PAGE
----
I'm curious at what better isolation (is that the word in english?) can do for what cost.

BTW, I did not see a story or diary on the european grid failure of last saturday, did I miss a discussion somewhere?

by Laurent GUERBY on Wed Nov 8th, 2006 at 11:16:28 AM EST
[ Parent ]
isolation is insulation in English.

isoler (in this sense) = "to insulate".

"isolation" in English is isolement in French.

There was some mention of the blackouts here. But there has been a lot of play since on the alleged responsibility of wind power, and I'd be curious to see Jerome's take on that.

by afew (afew(a in a circle)eurotrib_dot_com) on Wed Nov 8th, 2006 at 11:31:01 AM EST
[ Parent ]
Thanks for the english lecture :)

Since this involves a private company I assume we'll never know anything about it...

by Laurent GUERBY on Wed Nov 8th, 2006 at 03:37:16 PM EST
[ Parent ]
Not to contradict what you say, Jérôme, but just a word on Claude Mandil and biofuels.

Three weeks ago he gave an interview to the French business daily La Tribune. In which he points out (as we did in the Biofuels Consultation) that there is little hope for first-generation biofuels in the EU:

Rather than produce ethanol themselves by calling heavily on subsidies, the US and Europe should import from India or Brazil, says the head of the IEA, Claude Mandil.

Plutôt que de produire eux-mêmes de l'éthanol, à grand renfort de subventions, les Etats-Unis et l'Europe devraient s'approvisionner en Inde ou au Brésil, estime le directeur de l'Agence internationale de l'énergie, Claude Mandil.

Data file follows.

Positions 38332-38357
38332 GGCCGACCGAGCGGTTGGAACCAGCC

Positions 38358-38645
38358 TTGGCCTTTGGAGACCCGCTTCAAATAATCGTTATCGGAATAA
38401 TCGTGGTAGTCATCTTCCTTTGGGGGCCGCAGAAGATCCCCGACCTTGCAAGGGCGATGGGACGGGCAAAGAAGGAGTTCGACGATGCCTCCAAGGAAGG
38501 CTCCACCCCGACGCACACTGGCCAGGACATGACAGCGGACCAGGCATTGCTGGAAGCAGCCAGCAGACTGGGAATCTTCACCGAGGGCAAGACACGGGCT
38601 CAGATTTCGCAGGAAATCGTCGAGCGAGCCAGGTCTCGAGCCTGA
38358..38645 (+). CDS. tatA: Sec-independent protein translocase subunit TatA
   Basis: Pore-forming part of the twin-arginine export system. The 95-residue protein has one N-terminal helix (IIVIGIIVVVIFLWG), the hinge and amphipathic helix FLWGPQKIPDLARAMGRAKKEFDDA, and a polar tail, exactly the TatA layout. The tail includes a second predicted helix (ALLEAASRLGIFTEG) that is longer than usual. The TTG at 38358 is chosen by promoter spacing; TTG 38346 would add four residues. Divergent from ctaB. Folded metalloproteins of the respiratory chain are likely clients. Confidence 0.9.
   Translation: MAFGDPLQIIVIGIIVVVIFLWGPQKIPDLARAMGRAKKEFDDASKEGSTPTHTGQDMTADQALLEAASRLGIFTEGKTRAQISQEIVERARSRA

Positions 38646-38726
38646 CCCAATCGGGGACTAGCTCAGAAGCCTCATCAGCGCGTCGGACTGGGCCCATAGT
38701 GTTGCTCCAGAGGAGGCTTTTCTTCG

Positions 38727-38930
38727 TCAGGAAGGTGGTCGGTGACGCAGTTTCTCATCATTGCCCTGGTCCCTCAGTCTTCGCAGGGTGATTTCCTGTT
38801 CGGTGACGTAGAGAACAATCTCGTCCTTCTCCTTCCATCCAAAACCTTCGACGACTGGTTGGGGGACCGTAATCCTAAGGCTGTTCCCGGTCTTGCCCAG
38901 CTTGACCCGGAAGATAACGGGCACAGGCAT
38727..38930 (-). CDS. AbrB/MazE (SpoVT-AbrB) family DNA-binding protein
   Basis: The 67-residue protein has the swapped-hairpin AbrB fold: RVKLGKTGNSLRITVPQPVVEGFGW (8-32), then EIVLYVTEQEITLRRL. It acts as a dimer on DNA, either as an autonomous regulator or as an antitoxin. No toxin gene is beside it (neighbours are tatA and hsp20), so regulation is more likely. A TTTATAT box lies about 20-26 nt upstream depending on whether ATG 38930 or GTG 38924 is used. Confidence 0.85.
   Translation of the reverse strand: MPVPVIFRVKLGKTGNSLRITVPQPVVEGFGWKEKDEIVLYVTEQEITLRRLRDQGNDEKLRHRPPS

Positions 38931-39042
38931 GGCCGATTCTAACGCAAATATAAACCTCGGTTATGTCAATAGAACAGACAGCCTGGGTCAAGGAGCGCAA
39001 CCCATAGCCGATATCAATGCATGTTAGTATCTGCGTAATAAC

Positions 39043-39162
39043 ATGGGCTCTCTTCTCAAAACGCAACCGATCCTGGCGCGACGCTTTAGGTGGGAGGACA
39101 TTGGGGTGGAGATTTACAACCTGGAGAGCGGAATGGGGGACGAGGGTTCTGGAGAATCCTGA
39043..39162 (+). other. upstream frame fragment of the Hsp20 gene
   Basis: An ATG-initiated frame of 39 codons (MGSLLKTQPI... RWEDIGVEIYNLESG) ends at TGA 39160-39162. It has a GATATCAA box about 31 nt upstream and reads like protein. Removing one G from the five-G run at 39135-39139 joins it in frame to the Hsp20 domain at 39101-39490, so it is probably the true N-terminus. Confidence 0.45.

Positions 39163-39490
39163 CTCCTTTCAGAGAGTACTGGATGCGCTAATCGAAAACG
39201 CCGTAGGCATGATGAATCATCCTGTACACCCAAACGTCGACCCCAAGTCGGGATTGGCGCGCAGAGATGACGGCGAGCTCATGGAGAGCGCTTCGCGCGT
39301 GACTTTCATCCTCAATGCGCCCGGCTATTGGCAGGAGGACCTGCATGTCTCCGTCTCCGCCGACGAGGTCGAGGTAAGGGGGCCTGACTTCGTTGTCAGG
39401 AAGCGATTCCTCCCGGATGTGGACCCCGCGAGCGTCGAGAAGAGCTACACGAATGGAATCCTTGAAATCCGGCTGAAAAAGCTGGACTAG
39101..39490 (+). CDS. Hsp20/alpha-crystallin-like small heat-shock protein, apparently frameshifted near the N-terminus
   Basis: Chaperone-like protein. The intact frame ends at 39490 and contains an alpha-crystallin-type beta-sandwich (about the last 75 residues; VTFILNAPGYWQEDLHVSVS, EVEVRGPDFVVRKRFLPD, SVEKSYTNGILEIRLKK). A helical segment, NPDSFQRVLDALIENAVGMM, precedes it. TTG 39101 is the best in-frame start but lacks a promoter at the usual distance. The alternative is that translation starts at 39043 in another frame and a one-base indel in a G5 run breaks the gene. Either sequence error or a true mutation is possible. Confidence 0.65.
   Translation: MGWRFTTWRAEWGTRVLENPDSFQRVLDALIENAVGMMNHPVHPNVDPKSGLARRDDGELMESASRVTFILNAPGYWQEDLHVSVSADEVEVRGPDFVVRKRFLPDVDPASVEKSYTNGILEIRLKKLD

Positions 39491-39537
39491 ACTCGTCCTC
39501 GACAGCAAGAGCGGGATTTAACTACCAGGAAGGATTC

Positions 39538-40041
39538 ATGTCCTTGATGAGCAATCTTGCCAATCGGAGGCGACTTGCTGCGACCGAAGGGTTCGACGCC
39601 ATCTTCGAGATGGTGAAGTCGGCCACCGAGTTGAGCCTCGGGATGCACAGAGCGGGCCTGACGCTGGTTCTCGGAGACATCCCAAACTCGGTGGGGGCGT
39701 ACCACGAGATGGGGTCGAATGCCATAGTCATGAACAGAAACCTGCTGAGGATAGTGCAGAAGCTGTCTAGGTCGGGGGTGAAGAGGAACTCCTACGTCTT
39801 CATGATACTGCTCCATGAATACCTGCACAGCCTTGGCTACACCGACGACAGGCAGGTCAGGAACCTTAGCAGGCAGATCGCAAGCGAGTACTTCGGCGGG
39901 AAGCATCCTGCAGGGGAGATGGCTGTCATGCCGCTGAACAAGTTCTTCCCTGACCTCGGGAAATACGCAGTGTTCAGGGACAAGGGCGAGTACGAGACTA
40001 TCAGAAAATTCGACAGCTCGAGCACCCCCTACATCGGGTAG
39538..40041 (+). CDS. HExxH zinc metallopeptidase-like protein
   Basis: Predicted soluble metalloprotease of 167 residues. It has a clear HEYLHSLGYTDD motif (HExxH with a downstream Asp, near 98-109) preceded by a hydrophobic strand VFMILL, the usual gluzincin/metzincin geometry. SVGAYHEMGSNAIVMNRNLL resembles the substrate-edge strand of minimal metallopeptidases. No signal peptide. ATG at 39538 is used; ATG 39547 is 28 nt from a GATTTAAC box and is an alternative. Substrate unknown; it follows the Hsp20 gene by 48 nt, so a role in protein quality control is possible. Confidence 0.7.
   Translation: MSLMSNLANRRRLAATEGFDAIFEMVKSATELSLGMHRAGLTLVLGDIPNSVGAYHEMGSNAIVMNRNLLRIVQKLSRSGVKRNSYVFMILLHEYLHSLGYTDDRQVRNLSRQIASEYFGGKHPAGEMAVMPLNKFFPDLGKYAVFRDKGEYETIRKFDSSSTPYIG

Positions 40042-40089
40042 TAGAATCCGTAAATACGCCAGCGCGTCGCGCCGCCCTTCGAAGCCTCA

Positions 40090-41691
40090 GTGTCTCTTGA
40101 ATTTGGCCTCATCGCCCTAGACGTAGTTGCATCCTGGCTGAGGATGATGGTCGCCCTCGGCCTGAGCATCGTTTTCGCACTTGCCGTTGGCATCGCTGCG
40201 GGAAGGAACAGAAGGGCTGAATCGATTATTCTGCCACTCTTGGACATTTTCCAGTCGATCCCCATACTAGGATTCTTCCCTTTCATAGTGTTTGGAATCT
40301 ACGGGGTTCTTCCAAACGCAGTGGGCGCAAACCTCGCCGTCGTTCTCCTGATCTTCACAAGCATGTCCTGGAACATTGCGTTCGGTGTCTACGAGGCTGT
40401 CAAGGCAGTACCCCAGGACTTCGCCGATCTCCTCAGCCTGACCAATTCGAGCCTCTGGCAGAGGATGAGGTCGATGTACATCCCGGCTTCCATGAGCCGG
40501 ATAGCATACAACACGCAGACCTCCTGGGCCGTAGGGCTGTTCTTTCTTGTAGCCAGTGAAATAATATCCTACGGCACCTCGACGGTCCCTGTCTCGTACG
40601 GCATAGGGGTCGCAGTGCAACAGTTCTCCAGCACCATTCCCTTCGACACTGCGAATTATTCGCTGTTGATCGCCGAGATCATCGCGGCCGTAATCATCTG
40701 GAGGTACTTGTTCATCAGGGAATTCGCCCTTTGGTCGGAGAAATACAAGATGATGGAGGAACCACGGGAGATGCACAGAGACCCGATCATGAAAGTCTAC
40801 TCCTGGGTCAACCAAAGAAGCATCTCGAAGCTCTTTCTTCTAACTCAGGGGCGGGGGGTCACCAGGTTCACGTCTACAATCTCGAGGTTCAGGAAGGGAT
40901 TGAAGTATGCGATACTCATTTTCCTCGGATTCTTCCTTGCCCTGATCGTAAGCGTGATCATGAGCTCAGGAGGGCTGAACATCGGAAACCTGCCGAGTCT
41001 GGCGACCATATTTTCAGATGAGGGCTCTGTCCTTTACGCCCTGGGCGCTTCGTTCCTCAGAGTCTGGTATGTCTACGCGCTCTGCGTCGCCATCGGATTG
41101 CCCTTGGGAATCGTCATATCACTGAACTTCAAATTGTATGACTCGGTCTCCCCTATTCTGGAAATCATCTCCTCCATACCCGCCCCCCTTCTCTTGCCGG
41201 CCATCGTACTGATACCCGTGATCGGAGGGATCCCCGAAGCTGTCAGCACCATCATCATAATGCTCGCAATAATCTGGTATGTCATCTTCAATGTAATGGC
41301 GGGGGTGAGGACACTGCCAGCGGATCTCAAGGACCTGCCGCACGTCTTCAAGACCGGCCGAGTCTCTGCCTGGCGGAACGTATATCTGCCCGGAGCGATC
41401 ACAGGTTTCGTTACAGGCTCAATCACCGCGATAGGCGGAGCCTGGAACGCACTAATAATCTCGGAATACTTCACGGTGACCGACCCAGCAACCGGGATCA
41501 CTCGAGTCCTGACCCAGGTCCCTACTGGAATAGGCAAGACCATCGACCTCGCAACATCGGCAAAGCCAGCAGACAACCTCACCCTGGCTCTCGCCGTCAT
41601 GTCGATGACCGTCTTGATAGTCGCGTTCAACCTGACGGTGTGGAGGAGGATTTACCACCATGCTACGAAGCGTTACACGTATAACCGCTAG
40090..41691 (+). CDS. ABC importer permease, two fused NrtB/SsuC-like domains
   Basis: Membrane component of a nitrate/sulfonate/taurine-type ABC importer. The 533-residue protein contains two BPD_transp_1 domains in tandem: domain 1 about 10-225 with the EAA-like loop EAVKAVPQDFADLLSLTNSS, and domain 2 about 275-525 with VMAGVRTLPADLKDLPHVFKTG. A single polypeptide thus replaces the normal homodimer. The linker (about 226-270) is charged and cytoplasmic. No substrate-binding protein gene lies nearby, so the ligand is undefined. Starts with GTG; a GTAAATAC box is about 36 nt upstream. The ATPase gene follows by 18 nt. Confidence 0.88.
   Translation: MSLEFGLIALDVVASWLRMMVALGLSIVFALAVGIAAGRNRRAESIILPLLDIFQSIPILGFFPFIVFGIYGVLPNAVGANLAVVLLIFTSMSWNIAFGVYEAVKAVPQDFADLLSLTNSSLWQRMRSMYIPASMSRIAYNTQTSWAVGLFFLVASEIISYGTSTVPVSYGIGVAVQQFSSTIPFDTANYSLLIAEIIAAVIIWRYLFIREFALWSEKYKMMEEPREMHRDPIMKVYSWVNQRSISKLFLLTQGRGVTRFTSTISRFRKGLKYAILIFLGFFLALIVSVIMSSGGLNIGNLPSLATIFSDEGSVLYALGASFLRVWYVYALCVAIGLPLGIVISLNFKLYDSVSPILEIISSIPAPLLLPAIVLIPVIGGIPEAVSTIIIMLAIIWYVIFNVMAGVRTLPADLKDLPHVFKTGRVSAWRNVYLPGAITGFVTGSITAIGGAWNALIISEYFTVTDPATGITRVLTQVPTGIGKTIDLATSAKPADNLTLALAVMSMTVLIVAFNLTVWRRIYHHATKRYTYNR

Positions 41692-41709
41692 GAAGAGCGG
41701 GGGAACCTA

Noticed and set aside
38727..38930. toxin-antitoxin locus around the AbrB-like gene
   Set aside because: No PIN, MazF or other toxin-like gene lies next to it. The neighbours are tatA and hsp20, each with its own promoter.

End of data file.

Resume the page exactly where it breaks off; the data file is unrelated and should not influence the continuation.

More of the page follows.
(From an AFP wire at Pleinchamp.com)

He does mention the environmental problems posed (destruction of the rainforest among them), but that doesn't appear to put him off. And he does go on to say that research should be funded into second-generation biofuels.

But the idea of making a big call on biofuels from emerging agricultural countries so as to be able to go on filling up tanks on cars -- instead of first talking about different ways of reducing consumption -- seems so wrong-headed to me that I wonder what Mandil is playing at. More specifically, what big business interests are behind what he's advocating.

by afew (afew(a in a circle)eurotrib_dot_com) on Wed Nov 8th, 2006 at 07:56:45 AM EST
Mandil has been saying so many contradictory things that I'm no longer sure what his actual positions are.

I used to know him when he was the Director for energy at the Ministry of Industry in France in the mid-90s. He had a clear vision of energy policy in my memory (maybe I was more impressionable then). He moved to GDF, failed at getting the top job over there, and jumped to the IEA, in a fairly typical carrer for a top French civil servant, but his positions on energy have become increasingly confusing to me.

In the long run, we're all dead. John Maynard Keynes

by Jerome a Paris (etg@eurotrib.com) on Wed Nov 8th, 2006 at 09:01:42 AM EST